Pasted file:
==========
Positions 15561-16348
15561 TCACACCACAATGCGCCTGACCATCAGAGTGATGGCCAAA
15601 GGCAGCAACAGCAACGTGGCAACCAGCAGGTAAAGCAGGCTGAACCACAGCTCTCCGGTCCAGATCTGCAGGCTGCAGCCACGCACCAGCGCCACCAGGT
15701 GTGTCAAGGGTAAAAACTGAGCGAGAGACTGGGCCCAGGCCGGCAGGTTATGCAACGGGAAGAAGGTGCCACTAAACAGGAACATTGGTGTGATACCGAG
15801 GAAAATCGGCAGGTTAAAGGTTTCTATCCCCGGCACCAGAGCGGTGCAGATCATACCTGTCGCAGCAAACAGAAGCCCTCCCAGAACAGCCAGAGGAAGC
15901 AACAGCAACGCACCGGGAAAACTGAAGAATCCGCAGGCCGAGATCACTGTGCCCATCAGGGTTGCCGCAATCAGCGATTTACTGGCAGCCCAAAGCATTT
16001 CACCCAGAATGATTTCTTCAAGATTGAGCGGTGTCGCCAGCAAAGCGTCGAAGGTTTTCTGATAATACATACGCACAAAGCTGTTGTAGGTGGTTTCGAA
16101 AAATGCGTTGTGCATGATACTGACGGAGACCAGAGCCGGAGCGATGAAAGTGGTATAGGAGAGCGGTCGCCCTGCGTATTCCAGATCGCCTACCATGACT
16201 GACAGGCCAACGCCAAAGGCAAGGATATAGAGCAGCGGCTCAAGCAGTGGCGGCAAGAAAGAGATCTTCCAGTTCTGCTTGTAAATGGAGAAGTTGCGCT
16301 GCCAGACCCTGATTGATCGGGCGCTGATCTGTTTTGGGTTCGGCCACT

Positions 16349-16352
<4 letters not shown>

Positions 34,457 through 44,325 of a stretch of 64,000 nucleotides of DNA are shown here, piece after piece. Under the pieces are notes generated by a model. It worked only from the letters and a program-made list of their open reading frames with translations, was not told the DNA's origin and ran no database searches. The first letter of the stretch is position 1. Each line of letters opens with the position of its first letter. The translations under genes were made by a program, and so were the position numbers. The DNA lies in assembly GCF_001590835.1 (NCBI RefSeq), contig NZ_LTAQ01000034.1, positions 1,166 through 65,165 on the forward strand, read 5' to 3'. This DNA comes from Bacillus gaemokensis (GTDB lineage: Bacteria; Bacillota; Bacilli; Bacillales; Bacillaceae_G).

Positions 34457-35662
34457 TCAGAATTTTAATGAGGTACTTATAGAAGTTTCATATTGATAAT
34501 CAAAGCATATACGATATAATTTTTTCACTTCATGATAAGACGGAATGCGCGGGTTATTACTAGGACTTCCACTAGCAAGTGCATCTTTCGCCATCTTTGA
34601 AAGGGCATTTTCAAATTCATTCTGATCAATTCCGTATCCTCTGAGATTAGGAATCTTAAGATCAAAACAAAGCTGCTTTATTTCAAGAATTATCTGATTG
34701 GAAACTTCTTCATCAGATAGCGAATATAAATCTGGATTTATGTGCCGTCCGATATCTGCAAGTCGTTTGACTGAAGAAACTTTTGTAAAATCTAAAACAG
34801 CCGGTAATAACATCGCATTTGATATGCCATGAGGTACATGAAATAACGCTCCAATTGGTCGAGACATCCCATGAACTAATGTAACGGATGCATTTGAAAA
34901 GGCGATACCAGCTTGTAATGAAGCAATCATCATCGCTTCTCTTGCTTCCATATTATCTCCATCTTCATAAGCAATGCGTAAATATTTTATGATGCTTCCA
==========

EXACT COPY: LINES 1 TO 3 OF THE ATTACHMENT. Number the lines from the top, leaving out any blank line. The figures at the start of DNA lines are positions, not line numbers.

Positions 15561-16348
15561 TCACACCACAATGCGCCTGACCATCAGAGTGATGGCCAAA
15601 GGCAGCAACAGCAACGTGGCAACCAGCAGGTAAAGCAGGCTGAACCACAGCTCTCCGGTCCAGATCTGCAGGCTGCAGCCACGCACCAGCGCCACCAGGT